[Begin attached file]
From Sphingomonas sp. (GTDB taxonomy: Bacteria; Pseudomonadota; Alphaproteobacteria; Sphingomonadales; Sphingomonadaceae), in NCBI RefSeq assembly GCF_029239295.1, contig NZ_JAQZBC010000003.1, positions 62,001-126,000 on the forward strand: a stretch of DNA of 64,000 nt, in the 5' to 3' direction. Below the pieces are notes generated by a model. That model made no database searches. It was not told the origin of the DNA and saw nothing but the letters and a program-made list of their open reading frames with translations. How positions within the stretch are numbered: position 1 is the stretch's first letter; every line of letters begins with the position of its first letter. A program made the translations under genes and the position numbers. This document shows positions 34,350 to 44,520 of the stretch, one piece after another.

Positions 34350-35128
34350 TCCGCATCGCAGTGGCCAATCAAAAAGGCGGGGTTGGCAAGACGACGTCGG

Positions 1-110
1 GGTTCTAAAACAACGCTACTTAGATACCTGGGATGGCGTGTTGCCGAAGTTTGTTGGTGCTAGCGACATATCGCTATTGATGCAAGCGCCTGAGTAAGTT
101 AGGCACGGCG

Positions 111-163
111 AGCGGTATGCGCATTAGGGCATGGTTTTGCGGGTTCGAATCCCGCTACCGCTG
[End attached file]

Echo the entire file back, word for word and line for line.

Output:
From Sphingomonas sp. (GTDB taxonomy: Bacteria; Pseudomonadota; Alphaproteobacteria; Sphingomonadales; Sphingomonadaceae), in NCBI RefSeq assembly GCF_029239295.1, contig NZ_JAQZBC010000003.1, positions 62,001-126,000 on the forward strand: a stretch of DNA of 64,000 nt, in the 5' to 3' direction. Below the pieces are notes generated by a model. That model made no database searches. It was not told the origin of the DNA and saw nothing but the letters and a program-made list of their open reading frames with translations. How positions within the stretch are numbered: position 1 is the stretch's first letter; every line of letters begins with the position of its first letter. A program made the translations under genes and the position numbers. This document shows positions 34,350 to 44,520 of the stretch, one piece after another.

Positions 34350-35128
34350 TCCGCATCGCAGTGGCCAATCAAAAAGGCGGGGTTGGCAAGACGACGTCGG

Positions 1-110
1 GGTTCTAAAACAACGCTACTTAGATACCTGGGATGGCGTGTTGCCGAAGTTTGTTGGTGCTAGCGACATATCGCTATTGATGCAAGCGCCTGAGTAAGTT
101 AGGCACGGCG

Positions 111-163
111 AGCGGTATGCGCATTAGGGCATGGTTTTGCGGGTTCGAATCCCGCTACCGCTG